Excerpt from Monkey Dancing by Daniel Glick, plus links to reviews, author biography & more

Summary |  Excerpt |  Reviews |  Readalikes |  Genres & Themes |  Author Bio

Monkey Dancing

A Father, Two Kids and a Journey to the Ends of the Earth

by Daniel Glick

Monkey Dancing by Daniel Glick
  • Critics' Opinion:

    Readers' Opinion:

     Not Yet Rated
  • First Published:
    May 2003, 368 pages
    Paperback:
    Jun 2004, 384 pages

  • Rate this book


Buy This Book

About this Book

Print Excerpt


And so I "got the kids." Given all the possible choices and creative alternatives that parents come up with in the divorce-crazy times we live in, I never thought that Kolya and Zoe would live with me virtually full-time. In truth, I'm not sure I would have really enjoyed the unsettling week-on, week-off arrangement that so many couples have negotiated. Each time Zoe arranges a play date these days I ask, "Am I taking you to (fill in friend's name here) mom's or her dad's?" Scattered around the kitchen on scraps of paper, I have written various friends' vital information: mom's home phone, her cell phone, at her boyfriend's home, the dad's home phone, cell phone, and his second wife's work phone and cell phone as well. We, too, are members of the new American family, needing a dictionary of terms that extends beyond half-brother and stepsister to include, for example, the niece of my ex-wife's live-in girlfriend, or my girlfriend Tory's brother's male partner.

Rebecca and I first separated a little more than two years before this trip, in the spring of 1998. At first we traded off weeks staying at a friend's house while the kids remained in their own rooms in our family home. Then, for six months while we sorted out the divorce, Rebecca sublet a house two doors down from me. We conducted a week-on, week-off trade, with the kids free to roam back and forth between the two houses to pick up forgotten homework and favorite sweaters. We even managed, by the end, to be civil enough for me to visit her house and watch Monday Night Football with Kolya on the rental house's cable, since I didn't have television reception.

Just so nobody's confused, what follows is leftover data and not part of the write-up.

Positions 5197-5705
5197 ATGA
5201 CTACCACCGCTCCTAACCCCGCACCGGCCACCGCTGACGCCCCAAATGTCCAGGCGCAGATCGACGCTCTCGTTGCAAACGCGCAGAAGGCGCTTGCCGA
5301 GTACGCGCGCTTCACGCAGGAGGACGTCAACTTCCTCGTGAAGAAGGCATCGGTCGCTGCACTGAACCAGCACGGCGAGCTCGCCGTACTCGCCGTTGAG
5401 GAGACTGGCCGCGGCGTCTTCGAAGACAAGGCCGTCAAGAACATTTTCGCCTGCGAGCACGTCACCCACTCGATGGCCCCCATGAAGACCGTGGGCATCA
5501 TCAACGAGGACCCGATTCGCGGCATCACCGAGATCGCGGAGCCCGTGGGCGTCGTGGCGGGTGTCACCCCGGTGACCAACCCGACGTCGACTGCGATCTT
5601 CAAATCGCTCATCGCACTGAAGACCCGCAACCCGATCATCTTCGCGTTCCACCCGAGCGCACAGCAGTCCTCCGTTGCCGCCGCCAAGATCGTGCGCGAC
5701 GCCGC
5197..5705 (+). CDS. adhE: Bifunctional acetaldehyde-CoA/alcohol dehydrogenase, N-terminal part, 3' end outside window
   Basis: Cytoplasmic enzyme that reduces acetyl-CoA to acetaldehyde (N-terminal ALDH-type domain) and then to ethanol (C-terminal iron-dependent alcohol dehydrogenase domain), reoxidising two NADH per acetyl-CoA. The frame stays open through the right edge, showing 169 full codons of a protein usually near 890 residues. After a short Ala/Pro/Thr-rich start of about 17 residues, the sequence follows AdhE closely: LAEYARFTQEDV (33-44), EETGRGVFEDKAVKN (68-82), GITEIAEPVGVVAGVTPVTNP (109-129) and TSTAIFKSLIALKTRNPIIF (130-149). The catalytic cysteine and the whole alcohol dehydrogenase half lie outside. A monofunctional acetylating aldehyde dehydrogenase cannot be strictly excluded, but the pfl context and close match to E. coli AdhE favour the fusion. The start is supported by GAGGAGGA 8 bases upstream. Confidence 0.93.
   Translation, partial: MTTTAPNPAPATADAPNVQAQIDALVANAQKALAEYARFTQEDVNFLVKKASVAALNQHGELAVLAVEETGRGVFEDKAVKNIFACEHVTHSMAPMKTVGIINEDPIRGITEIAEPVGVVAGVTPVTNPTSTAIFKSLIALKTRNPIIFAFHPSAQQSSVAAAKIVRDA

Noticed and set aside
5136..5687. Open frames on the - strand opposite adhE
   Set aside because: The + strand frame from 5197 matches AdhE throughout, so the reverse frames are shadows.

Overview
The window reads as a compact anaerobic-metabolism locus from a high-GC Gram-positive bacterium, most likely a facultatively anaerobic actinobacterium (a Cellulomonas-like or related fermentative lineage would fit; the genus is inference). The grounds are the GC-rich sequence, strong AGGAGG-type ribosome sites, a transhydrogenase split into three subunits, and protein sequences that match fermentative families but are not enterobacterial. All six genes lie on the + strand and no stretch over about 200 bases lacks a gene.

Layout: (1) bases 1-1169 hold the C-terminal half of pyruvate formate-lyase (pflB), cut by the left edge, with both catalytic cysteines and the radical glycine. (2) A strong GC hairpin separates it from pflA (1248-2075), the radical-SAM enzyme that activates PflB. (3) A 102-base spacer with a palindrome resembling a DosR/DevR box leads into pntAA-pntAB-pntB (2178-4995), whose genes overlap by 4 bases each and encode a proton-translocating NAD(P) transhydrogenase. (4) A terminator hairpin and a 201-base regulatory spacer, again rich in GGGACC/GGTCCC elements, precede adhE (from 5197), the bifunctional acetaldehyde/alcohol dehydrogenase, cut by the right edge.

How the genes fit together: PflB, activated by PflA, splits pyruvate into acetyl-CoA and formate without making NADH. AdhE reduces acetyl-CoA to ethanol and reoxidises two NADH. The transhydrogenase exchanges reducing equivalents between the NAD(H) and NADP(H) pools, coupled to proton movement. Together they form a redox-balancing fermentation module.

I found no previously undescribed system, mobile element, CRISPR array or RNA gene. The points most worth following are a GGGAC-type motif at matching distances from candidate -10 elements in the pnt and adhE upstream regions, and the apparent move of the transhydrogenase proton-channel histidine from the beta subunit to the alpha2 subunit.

Then she moved to the West Coast.

Then I subscribed to cable.

The process of becoming a single parent became an odyssey, and it still is. During most of the marriage I had been the sole wage earner, and the Ward and June Cleaver overtones of our lives had amused us at times. Neither of us had ever imagined such a stereotypical existence when we married, a month before Rebecca's twenty-third birthday, when I was twenty-seven. After three years of Asian travels together, including a year's stint as English teachers in Japan, we arrived home, unemployed. I enrolled in a journalism master's program at Berkeley, dreaming of becoming a foreign correspondent, and Kolya was born during my first year of journalism boot camp. My postgraduate internship miraculously turned into a job in Washington, D.C., as a Newsweek correspondent in 1989. Suddenly, I felt like the Tom Hanks character in the movie Big, a kid masquerading as a grown-up, flying on Air Force One and scribbling furiously on a notepad when President Bush the First came back to chat up the captive reporters. For nearly six years I was based in D.C., wore a coat and tie, rode the train to work a block from the White House, and arrived home just in time for a late dinner.